EUROPE – The European Environment Agency (EEA) has warned that the threat posed by climate change on foodborne infections is on the rise.

In a report on climate change in Europe, the agency stated that there is a need to go from planning to action and to raise awareness among public health and healthcare professionals.

Vibriosis was among the infectious diseases that were examined in one chapter as climate-sensitive concerns in Europe.

Additionally, it revealed which demographics are most at risk and included a summary of protective measures.

The climatic conditions or extreme weather events like heavy rain and flooding have an impact on the frequency of epidemics of various vector-, food-, or waterborne diseases.

According to the paper, climate-sensitive infectious illnesses will continue to expand northward and result in a greater disease burden in Europe as shifting environmental factors make it easier for them to originate and spread.

Along the Baltic Sea coasts, for example, warming seas are also becoming more hospitable to the Vibrio bacteria that are present in fish and shellfish.

Vibrio is a bacteria that can cause significant illness and develops incredibly well in warm, moderately salty water. Vibriosis is not a disease that must be reported in the EU.

E.coli, salmonellosis, cryptosporidiosis, and campylobacteriosis are other water- and food-borne illnesses that are significant in Europe.

While increased temperatures are predicted to have an influence on all of them, Campylobacter is affected by heavy rain in addition to other factors, whereas E. coli is more affected by flooding.

The Food and Agriculture Organization (FAO) identified and made an effort to quantify certain existing and projected food safety risks related to climate change in a paper in 2020.

The risks included pesticides, mycotoxins, heavy metals, toxic algal blooms, foodborne infections and parasites, and insecticides.

During transit, storage, and handling, high air temperatures can have a negative impact on the quality of food.

Surveillance to aid in early alerts

According to the European Centre for Disease Prevention and Control (ECDC), the disruption of electrical, refrigeration, and cooking systems brought on by flooding or power outages during heatwaves, severe storms, or wildfires may make it easier for foodborne illnesses to spread, especially during the hot summer months.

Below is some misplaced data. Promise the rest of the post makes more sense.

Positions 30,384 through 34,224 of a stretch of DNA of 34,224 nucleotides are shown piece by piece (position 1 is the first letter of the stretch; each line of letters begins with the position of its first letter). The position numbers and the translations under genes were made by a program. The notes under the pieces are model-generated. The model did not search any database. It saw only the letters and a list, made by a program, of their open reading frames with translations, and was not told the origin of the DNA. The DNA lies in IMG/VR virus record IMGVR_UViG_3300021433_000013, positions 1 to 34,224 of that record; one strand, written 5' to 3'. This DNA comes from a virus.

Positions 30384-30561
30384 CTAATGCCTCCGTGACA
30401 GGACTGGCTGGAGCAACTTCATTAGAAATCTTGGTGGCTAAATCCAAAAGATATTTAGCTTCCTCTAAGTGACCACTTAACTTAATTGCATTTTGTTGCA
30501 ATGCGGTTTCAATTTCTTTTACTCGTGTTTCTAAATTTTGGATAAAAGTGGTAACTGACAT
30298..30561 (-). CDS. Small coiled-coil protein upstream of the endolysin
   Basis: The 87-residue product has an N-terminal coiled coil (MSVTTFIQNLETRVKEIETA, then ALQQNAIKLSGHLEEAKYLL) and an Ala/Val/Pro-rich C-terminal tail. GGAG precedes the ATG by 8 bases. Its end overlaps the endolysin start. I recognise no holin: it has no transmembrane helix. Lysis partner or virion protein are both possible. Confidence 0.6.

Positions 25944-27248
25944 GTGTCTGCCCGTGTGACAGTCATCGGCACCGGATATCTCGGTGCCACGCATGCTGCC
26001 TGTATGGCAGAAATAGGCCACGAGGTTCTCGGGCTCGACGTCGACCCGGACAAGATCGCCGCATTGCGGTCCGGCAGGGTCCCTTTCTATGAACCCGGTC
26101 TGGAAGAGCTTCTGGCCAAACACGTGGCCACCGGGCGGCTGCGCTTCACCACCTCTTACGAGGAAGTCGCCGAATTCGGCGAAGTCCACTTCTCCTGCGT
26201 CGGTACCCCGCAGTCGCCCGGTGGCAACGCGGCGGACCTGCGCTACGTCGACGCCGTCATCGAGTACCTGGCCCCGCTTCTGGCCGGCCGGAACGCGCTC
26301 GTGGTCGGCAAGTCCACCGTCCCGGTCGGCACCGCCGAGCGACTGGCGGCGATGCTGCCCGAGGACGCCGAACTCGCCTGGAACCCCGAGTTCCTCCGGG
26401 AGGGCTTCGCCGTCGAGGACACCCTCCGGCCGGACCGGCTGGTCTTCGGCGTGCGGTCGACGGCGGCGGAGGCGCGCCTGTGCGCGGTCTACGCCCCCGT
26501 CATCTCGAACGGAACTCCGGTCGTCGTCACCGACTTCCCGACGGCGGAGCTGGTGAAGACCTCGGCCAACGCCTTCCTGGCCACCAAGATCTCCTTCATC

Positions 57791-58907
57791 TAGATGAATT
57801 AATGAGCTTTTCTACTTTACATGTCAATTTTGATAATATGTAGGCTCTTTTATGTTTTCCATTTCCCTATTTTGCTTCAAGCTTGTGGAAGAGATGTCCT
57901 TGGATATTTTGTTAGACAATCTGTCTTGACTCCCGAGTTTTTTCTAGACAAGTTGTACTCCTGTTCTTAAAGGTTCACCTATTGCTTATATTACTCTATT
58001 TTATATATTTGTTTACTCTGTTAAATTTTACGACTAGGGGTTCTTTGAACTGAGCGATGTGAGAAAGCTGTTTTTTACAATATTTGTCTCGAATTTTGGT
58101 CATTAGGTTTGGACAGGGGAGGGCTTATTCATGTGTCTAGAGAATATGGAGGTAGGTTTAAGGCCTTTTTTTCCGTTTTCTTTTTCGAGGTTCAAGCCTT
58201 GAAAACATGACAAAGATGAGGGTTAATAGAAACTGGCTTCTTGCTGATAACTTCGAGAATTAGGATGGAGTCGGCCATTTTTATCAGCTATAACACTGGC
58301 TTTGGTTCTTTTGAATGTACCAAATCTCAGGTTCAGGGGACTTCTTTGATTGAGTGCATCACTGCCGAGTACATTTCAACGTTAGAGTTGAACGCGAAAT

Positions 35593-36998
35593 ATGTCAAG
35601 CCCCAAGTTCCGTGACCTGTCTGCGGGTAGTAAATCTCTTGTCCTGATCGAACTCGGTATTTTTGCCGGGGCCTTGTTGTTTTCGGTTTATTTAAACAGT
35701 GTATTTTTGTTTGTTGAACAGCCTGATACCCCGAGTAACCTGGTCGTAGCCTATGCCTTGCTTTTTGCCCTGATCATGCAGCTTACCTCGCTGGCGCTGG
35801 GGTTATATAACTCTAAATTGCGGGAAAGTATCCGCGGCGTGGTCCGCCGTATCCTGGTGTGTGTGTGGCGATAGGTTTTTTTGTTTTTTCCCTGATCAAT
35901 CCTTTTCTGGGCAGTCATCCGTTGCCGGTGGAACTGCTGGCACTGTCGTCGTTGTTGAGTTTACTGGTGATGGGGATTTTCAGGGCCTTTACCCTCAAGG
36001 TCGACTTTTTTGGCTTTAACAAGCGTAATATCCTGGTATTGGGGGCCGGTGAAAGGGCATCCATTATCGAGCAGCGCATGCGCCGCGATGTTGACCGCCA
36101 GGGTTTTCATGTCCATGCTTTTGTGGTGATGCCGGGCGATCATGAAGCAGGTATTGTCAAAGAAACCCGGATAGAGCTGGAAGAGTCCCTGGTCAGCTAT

The agency opined that severe floods can increase the likelihood of food- and water-borne infections in the short, medium, and long term because they may cause animal faeces in soil or sewage to flow over the land, into buildings, or water systems, increasing the likelihood that people will come into contact with viruses, bacteria, and parasites that can cause diseases.

The EEA paper concluded that effective surveillance and monitoring of species that harbor or spread these illnesses would aid in the creation of early alerts and more precisely targeted interventions.

The public and health professionals need to be made more aware of the risks posed by infectious diseases that are climate-sensitive as well as available preventative measures, reports Food Safety News.

John Ryan, Deputy Director-General of DG Sante at the European Commission, said diseases including foodborne infections are a challenge exacerbated by increases in climate events.

“From the Commission’s point of view, having a One Health approach is important, so we don’t find ourselves with zoonotic diseases transferring to humans for which we might not be in a position to react in time.

“It is important we have an alert, a preparedness and response system which takes account of this One Health approach,” he said, during a webinar to launch the report.

He highlighted that COVID drove the Commission to launch the EU health union as a way of reinforcing the ECDC.

“We have reinforced the cross-border health threats regulation. It has a strong component of prevention and preparedness planning. It also has an aspect related to surveillance and coordinated response between member states.

“This will include future environmental and bio-chemical threats. As part of the EU Green Deal, through the farm-to-fork strategy, we have tried to propose ideas for a sustainable food system that helps to mitigate the effects of climate change,” he said.

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